Wednesday, 9 June 2004
So I had a great plan to do Bikram yoga today, until I remembered that yoga while menstruating is not good. And then I was going to go for a run in my new trail shoes, and see how that went. But in the middle of our lunch & learn meeting, I started to feel kind of faint and woozy. I tried to pretend it was just the normal monthly hormonal wackiness. And then I got ill. Not vomitous, just ill. Headache, stuffy feeling, beginnings of a sore throat (almost like I need to cry), complete inability to concentrate.
I do not want to be sick right now. I have lots of interesting work to do, I have my first trail run this weekend, I have my dad coming next week, I have books I want to read, I just don't want this. And there's not a lot I can do about it, because if I wake up feeling horrible tomorrow, I will have to stay home and sleep. And I might not feel well enough to run 7.5 miles up and down hills in the woods this weekend. I don't begrudge the money (it goes to maintaining the trails), but I want the experience and I want the technical running hat I would get for doing it.
Saturday, 12 June 2004
Too bad, self, you're going to be sick. Hi, I'm back. I went to the race and got my hat, and watched the start, but I didn't do it. I couldn't. I've been sick since Wednesday, and I stayed home Friday and rested. I'm simply not well enough. My head hurts, my throat is sore, I'm weak and whiny and just... not well. So I got my hat, which is a great hat. And maybe I'll sign up for the next one (11 miles or so), or maybe not. I'm hoping that if I stay low this weekend I'll be okay by Monday.
I don't feel horrible, but I feel bad. I went to work on Thursday and probably shouldn't have, but I had a lot to do and I felt okay. Took my laptop home and got some work done yesterday once I got out of bed, because it needed to be done and my mind wouldn't stop thinking about it. Slept very poorly last night, will likely take a nap today if I can get comfortable. It's a nice sunny, breezy day, perfect for a trail run. Big sigh.
It was interesting to watch the people doing the race. Trail runners are definitely a different crowd from what you'll see at a 5K fun run. These are Runners, and they have technical gear and appropriate shoes. Most of them were in trail shoes, not running shoes (and not hiking boots, which are something else). I'm glad I went, not just to get the hat but also because it reminded me that I do love this.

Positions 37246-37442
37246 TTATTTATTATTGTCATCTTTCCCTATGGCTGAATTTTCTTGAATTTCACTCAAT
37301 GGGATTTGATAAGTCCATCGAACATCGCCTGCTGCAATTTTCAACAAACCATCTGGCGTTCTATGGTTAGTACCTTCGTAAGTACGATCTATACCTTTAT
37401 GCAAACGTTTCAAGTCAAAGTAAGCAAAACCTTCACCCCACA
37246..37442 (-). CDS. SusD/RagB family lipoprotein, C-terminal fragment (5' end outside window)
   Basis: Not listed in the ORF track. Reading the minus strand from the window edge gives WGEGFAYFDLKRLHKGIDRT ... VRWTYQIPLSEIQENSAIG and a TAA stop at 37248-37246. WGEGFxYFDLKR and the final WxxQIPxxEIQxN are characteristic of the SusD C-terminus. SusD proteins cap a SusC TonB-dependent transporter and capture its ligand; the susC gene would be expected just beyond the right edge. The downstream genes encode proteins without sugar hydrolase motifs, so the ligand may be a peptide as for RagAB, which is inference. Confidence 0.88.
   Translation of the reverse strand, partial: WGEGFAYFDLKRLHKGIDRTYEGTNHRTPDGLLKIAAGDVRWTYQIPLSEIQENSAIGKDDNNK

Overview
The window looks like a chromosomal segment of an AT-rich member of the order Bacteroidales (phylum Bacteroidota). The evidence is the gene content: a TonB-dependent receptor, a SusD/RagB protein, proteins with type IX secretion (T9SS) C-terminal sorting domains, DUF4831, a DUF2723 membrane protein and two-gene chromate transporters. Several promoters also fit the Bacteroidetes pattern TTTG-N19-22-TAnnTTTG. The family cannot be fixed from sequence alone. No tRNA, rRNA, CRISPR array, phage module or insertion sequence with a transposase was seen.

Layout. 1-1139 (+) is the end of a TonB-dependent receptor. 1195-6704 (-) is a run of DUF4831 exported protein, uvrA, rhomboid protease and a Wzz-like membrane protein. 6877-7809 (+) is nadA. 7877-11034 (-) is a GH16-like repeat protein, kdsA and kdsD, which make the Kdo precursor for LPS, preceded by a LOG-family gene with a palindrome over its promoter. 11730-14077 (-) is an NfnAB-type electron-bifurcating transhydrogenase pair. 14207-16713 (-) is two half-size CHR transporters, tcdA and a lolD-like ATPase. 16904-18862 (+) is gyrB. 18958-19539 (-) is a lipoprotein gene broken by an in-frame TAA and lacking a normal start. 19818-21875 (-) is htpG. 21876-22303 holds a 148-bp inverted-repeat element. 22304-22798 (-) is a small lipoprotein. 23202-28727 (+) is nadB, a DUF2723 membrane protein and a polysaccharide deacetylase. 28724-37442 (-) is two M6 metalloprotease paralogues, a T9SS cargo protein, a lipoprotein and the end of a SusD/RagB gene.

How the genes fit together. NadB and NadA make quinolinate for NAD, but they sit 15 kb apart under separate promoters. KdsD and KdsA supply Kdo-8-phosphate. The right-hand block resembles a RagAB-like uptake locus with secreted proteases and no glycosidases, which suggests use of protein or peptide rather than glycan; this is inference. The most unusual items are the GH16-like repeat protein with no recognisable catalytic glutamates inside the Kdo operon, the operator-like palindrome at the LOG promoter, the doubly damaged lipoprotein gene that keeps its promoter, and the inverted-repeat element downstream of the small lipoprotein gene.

I don't know when I really became a Runner, but somewhere along here I did. I started running because it was something I could do anywhere, on my own, and because there are lots of races to keep it interesting and social. I still do tae bo, tai chi, yoga, bellydancing, biking, skating, swimming, whatever. But my main focus, especially in the summer, is running. I'm all excited about it. I can't wait to get better so I can hit the trails again, with my new water bottle and trail shoes. I've started wearing running clothes in serious fabrics instead of old race shirts with the sleeves and neck cut out. I wear nylon running shorts instead of lycra/supplex bike-style shorts. (This is more because of the ass jiggle coverage, but whatever.) And I read Runner's World religiously.
There's an article in the newest issue where Olympic runner Gerry Lindgren says, "If you don't know why you run, you're not going to last. You have to have a reason to run. Run with your heart." And that stuck in my mind yesterday. Why do I run?
Watching those 100 or so people take off up that hill (the course goes up for the first mile and a half), I remembered. I run because I can, because it makes me feel good, and because I enjoy it. I don't run on the trails in winter because they get muddy and slick and I could break something, so I forget. That first time every spring, when I go back in the trees and up and down and over the streams, and deal with the mosquitoes and the nettles, I remember. I always laugh with sheer joy when I'm out running in the woods, even when I'm tired and I can feel blisters forming between my toes.